In the current economic environment, lay-offs are an unfortunate fact of life.
It is appreciated that employers do not readily resort to this step and some industries are more susceptible than others. Used indiscriminately they can damage employee relations in a workplace which can have an impact on a business for a very long time.
Employers should ensure that they keep their employees informed of what is happening and the likelihood of the lay-off being lifted as this can have serious implications for employers should they have laid off staff for a long period of time and then suddenly work picks up.
If the employer has not kept staff in the loop it is likely that they will start to look elsewhere for employment of decide to ask the employer to make them redundant.
So what are their rights if they decide that they no longer wish to be employed?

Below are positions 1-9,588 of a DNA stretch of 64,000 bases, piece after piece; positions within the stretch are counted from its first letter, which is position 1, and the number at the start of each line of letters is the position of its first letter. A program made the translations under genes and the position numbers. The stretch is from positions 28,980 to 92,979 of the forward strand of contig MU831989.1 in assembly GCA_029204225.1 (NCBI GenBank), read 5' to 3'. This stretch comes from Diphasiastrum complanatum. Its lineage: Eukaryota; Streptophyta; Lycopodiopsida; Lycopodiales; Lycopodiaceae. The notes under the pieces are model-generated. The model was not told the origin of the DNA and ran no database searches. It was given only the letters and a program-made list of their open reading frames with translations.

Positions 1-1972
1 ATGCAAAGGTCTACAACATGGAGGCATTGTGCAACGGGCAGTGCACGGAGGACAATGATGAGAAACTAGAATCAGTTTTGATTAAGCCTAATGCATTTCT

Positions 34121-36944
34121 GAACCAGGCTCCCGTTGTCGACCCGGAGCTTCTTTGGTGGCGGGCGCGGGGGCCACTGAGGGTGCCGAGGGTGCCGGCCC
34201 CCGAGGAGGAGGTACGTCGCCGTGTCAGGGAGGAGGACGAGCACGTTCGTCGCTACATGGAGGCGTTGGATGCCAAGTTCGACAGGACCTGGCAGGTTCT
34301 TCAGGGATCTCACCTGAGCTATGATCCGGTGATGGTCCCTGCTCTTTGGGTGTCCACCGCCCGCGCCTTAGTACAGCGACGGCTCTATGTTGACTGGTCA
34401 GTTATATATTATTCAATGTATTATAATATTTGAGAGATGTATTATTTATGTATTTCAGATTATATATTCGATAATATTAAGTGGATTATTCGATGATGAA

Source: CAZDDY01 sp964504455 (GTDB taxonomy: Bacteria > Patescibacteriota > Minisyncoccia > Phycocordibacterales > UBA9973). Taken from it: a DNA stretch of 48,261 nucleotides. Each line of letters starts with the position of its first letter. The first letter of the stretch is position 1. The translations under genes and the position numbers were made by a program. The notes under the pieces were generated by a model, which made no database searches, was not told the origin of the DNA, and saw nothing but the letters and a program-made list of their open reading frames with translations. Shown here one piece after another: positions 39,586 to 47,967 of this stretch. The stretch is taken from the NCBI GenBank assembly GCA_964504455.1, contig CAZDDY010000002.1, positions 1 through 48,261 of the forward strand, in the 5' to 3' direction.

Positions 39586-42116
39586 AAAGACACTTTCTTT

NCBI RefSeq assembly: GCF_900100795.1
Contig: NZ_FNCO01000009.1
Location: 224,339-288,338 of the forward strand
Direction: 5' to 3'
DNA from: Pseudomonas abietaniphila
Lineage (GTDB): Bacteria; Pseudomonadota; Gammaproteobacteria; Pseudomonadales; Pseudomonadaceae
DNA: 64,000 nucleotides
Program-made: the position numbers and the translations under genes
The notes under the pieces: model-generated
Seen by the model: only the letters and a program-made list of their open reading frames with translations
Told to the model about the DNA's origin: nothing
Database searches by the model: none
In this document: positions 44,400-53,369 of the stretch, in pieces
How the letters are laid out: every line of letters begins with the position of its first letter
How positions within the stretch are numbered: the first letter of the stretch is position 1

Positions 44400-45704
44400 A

If an employee has been laid off for a period of 4 weeks or 6 weeks in a 13 week period, they can write to the employer to claim redundancy.
If the employer has work that the employee can do and:
- the employer responds to the employee within 7 days of receipt of the letter
- they can guarantee that the employee can return to work within 1 month of receipt of the letter
- they can further guarantee work for a period of 13 weeks.
The employer can refuse the redundancy payment.
If the employer does not fulfil the above, the employee is entitled to redundancy.
For more information on how to deal with lay-offs and/or redundancy issues, Contact Us to support you through the process.
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Leicester City Council